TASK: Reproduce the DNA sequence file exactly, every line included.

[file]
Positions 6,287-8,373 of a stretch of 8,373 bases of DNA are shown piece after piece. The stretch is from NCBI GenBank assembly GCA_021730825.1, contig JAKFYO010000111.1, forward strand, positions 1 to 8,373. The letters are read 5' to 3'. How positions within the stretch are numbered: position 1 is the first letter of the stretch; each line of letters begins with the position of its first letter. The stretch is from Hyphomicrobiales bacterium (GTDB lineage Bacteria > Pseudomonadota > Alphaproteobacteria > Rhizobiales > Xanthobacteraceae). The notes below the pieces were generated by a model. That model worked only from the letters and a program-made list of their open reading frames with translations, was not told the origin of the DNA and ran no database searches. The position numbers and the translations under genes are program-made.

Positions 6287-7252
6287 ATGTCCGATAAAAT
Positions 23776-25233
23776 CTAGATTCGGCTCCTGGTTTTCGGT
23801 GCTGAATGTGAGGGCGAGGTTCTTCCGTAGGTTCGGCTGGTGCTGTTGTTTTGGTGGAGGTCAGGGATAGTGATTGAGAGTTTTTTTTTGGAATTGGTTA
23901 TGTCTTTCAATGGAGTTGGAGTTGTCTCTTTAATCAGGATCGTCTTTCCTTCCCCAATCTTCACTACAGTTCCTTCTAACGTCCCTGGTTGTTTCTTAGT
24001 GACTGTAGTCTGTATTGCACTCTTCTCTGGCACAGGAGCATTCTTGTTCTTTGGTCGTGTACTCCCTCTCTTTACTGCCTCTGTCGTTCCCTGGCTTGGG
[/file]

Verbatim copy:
Positions 6,287-8,373 of a stretch of 8,373 bases of DNA are shown piece after piece. The stretch is from NCBI GenBank assembly GCA_021730825.1, contig JAKFYO010000111.1, forward strand, positions 1 to 8,373. The letters are read 5' to 3'. How positions within the stretch are numbered: position 1 is the first letter of the stretch; each line of letters begins with the position of its first letter. The stretch is from Hyphomicrobiales bacterium (GTDB lineage Bacteria > Pseudomonadota > Alphaproteobacteria > Rhizobiales > Xanthobacteraceae). The notes below the pieces were generated by a model. That model worked only from the letters and a program-made list of their open reading frames with translations, was not told the origin of the DNA and ran no database searches. The position numbers and the translations under genes are program-made.

Positions 6287-7252
6287 ATGTCCGATAAAAT
Positions 23776-25233
23776 CTAGATTCGGCTCCTGGTTTTCGGT
23801 GCTGAATGTGAGGGCGAGGTTCTTCCGTAGGTTCGGCTGGTGCTGTTGTTTTGGTGGAGGTCAGGGATAGTGATTGAGAGTTTTTTTTTGGAATTGGTTA
23901 TGTCTTTCAATGGAGTTGGAGTTGTCTCTTTAATCAGGATCGTCTTTCCTTCCCCAATCTTCACTACAGTTCCTTCTAACGTCCCTGGTTGTTTCTTAGT
24001 GACTGTAGTCTGTATTGCACTCTTCTCTGGCACAGGAGCATTCTTGTTCTTTGGTCGTGTACTCCCTCTCTTTACTGCCTCTGTCGTTCCCTGGCTTGGG